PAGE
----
Last autumn, the University Library exhibited several books signed by major Russian authors such as Ivan Bunin. Vera Tsareva-Brauner, of the University’s Slavonic Section, who found the autographs, will talk about her extraordinary discoveries on 28 May at 5pm in the Library. The talk is open to all.
Cambridge University Library has just acquired a collection of about 230 French illustrated poetry books ranging from 1841 to 1970 and beyond. They were collected by Martin Stone, an English guitarist as well as rare books dealer and collector who passed away in 2016. The collection consists mainly of outstanding first editions, many of which printed on special paper and containing signatures and dedications by and to prominent figures of the Parisian art world (Cocteau, Apollinaire, Marie Laurencin etc.). It is very strong from a literary perspective, with major or lesser-known French and Belgian poets, ranging from Symbolist and Decadent writing to the 20th century Modernist avant-gardes, which reverberated across the globe.
The generosity of Professor Nigel Morgan to the University Library has been written about before in our blog, in an April 2015 post. Since then, Professor Morgan’s donations have continued to come in, and the collection only yesterday of the latest batch of treasures provides a good reason for giving an update.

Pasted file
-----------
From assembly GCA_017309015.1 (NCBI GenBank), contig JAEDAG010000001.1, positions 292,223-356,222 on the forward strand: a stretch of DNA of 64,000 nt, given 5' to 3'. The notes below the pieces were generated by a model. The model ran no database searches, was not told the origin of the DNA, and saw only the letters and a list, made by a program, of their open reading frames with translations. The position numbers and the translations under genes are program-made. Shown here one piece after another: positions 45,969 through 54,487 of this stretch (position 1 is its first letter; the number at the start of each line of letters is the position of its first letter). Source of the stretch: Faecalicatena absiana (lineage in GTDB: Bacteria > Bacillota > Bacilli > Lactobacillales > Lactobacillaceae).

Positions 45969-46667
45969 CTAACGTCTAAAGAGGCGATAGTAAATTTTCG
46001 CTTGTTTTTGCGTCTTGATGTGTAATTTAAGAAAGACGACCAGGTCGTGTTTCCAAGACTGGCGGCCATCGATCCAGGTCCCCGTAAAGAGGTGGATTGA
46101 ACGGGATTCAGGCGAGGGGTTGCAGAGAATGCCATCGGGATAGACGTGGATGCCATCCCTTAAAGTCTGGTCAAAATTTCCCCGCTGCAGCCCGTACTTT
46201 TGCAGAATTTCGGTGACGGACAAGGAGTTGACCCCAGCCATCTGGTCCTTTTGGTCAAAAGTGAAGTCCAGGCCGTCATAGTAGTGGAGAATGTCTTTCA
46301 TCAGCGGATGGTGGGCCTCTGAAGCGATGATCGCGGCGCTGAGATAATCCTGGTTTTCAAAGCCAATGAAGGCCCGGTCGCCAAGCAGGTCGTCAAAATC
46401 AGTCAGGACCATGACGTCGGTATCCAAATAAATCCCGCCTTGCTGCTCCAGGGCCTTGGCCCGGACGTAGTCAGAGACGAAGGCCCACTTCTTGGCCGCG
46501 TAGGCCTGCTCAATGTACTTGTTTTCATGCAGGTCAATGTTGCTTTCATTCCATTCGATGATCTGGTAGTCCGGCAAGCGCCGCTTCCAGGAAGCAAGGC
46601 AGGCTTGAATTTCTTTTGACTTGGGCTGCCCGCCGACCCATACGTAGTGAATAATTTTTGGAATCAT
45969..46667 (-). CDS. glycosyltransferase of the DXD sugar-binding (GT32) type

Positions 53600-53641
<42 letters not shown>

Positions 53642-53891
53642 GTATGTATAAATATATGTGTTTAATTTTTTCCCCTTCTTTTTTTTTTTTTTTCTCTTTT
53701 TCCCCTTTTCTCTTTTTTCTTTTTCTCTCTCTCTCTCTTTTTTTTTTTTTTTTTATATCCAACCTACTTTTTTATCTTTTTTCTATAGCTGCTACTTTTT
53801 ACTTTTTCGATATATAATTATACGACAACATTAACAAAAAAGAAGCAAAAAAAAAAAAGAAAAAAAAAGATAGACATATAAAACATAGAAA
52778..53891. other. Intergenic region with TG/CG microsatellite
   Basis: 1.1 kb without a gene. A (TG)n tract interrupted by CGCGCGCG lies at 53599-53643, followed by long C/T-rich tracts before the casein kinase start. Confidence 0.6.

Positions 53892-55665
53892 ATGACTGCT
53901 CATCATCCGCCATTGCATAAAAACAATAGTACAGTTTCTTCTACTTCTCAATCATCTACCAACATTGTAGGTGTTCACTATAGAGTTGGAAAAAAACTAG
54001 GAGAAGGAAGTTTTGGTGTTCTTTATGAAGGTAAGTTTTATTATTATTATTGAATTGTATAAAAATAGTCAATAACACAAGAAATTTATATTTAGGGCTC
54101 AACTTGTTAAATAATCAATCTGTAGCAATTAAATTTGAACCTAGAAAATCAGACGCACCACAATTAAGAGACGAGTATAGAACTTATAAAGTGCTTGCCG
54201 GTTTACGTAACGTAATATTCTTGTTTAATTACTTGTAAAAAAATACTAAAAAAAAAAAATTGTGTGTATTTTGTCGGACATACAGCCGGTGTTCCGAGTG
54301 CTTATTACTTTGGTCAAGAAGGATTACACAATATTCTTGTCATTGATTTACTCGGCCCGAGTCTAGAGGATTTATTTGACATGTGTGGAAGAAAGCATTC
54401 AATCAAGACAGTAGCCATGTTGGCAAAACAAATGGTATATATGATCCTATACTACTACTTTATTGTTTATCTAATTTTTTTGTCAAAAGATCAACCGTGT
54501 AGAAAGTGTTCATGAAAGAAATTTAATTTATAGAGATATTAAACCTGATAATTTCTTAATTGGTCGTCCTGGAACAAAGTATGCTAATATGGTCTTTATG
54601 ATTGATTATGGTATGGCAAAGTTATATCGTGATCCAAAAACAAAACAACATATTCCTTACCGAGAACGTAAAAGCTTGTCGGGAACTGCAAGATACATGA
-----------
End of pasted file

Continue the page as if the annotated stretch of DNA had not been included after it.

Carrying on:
Each book donated by Professor Morgan, Emeritus Honorary Professor of the History of Art in the University of Cambridge and Sandars Reader in 2013-2014, contains a heading in the catalogue record for him as the donor. An advanced search in iDiscover which combines his authorised form (Morgan, Nigel J.) with the formula former owner and specifying the UL as the holding library brings up at the time of writing well over 900 results. The latest donation contains nearly 100 volumes, so before long the results will number over 1,000. Continue reading
A recent Russian arrival to the University Library takes as its subject tourism in the Soviet Union. Skvoz “zheleznyi zanaves” : See USSR! : inostrannye turisty i prizrak potemkinskikh derevenʹ (Through the Iron Curtain : See USSR! : foreign tourists and the spectre of Potemkin villages; C215.c.1563) is by Igor’ Orlov and Aleksei Popov. Visitors to the Soviet Union normally saw the country in carefully choreographed tours arranged by the state agency Intourist. Such control made sure that the tourists saw strictly what they were meant to see, hence the mention in the book’s titles of Potemkin villages – shorthand for ensuring that appearances support the desired narrative (the term comes from Catherine the Great’s favourite, Potemkin, pulling the wool over her eyes by assembling fake village fronts during a tour).
We highlighted last autumn the winner of the prestigious Strega prize, one of the most important literary prizes awarded in Italy. It was won for the first time in 15 years by a woman – Helena Janeczek for her novel La ragazza con la Laica (C213.c.6240).
The other four major literary prizes that we focus on were awarded in the last 12 months as follows: Continue reading